Infections due to Micrococcus pyogenes (Staphylococcus) are becoming increasingly difficult to manage because of the remarkable tendency of members of this genus to develop resistance to penicillin and other antibiotics. Although the individual strains vary considerably in this respect, the majority of staphylococci isolated from hospital patients and personnel in several clinics are currently being found to be penicillin-resistant.*
During the past few years we have followed the course of several patients with staphylococcal endocarditis. Of interest is a comparison of the results of therapy in this group with a much larger series obtained by reviewing the records of all such cases at the Johns Hopkins Hospital for the past 20 years. This series was divided arbitrarily into three periods. The first was 1933-1943, a time in which no well-established antibiotic treatment was available, although penicillin was used in a few of the later cases in doses which we now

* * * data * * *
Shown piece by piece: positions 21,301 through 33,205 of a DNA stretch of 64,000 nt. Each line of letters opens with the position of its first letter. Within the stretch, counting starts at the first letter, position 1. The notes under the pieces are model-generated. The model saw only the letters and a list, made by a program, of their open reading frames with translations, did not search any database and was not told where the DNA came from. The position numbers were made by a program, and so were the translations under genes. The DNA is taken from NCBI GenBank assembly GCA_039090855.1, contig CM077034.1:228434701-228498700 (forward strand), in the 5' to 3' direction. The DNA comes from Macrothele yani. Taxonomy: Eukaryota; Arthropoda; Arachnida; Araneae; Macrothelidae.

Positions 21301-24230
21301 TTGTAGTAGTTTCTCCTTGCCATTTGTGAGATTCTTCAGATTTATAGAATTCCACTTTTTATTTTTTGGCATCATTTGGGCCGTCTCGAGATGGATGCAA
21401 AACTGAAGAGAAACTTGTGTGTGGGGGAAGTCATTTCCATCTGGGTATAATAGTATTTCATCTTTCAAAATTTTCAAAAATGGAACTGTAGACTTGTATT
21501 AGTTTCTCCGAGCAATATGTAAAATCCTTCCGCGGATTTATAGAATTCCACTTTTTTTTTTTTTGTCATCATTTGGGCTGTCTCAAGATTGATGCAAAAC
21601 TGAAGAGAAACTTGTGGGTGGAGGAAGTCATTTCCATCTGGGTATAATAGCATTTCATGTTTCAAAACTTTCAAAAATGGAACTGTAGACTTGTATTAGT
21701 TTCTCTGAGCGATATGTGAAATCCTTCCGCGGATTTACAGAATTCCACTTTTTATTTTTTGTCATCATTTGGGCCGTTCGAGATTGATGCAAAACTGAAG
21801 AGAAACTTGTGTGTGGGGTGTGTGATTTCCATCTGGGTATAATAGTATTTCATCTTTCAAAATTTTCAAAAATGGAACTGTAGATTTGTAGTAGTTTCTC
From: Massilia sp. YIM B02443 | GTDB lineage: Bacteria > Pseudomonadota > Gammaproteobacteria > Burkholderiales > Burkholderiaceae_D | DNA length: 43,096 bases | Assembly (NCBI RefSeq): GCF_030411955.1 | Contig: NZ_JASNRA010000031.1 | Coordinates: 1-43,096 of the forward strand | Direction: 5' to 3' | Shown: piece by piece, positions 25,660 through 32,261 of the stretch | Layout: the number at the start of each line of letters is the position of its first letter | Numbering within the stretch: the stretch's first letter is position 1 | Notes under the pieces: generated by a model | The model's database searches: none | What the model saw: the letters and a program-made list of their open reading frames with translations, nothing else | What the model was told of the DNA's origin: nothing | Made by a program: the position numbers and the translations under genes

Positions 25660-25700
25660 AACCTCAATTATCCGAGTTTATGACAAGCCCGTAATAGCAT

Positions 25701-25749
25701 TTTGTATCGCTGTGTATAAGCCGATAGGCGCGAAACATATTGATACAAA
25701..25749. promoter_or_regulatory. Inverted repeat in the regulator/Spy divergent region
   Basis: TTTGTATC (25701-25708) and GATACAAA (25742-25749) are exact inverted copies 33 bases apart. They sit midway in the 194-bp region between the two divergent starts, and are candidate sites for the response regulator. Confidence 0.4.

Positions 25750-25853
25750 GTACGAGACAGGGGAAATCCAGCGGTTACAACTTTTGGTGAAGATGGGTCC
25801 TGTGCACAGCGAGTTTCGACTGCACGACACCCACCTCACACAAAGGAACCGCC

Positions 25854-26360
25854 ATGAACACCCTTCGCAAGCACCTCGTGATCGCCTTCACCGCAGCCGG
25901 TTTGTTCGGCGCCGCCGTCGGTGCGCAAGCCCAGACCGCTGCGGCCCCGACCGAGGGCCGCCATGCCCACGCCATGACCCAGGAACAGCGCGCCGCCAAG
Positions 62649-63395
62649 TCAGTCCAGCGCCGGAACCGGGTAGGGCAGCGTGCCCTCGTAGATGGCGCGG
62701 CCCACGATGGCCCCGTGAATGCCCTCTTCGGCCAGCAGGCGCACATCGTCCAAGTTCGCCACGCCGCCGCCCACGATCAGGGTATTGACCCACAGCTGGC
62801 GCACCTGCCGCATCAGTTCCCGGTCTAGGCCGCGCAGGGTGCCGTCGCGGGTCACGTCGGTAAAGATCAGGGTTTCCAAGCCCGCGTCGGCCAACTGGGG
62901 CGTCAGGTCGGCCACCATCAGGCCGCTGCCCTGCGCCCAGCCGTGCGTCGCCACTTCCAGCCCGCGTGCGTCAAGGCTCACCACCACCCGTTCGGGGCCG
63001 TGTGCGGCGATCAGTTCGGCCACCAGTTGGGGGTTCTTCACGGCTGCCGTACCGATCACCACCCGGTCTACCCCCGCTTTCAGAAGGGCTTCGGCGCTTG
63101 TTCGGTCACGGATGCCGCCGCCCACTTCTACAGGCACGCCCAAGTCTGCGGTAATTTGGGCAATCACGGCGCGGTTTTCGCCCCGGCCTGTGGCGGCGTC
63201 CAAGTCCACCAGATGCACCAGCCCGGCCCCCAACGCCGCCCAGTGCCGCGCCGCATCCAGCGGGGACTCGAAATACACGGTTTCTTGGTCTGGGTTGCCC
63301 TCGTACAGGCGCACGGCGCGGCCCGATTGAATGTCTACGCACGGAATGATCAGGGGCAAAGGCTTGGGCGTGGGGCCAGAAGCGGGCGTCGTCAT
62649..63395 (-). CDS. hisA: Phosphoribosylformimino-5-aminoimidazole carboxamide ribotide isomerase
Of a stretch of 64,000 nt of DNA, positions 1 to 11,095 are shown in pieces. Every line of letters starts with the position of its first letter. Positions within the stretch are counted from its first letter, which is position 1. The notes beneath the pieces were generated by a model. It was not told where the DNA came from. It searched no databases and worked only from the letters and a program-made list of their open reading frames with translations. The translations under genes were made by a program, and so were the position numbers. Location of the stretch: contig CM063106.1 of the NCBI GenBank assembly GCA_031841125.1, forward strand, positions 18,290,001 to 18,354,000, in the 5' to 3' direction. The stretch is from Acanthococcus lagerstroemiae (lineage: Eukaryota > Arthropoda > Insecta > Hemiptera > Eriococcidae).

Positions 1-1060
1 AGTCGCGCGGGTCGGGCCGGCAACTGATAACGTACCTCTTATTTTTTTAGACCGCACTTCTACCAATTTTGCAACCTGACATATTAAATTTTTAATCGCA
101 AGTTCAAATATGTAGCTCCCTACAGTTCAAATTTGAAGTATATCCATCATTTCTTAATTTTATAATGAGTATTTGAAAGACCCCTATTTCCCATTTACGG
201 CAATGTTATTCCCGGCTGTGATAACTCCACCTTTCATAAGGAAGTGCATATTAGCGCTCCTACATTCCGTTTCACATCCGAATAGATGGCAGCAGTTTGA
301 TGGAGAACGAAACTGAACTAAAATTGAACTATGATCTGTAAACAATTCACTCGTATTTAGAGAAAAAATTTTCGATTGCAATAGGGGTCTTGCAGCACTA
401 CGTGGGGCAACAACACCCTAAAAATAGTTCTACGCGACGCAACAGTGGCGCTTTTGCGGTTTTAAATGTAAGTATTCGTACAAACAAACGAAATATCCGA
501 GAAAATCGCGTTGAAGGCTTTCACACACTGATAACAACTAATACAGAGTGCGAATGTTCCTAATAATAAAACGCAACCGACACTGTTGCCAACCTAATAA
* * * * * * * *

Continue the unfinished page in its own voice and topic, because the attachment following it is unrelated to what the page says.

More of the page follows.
FISHER AM, WAGNER HN, ROSS RS. Staphylococcal Endocarditis: Some Clinical and Therapeutic Observations on Thirty-Eight Cases. AMA Arch Intern Med. 1955;95(3):427–437. doi:10.1001/archinte.1955.00250090065009
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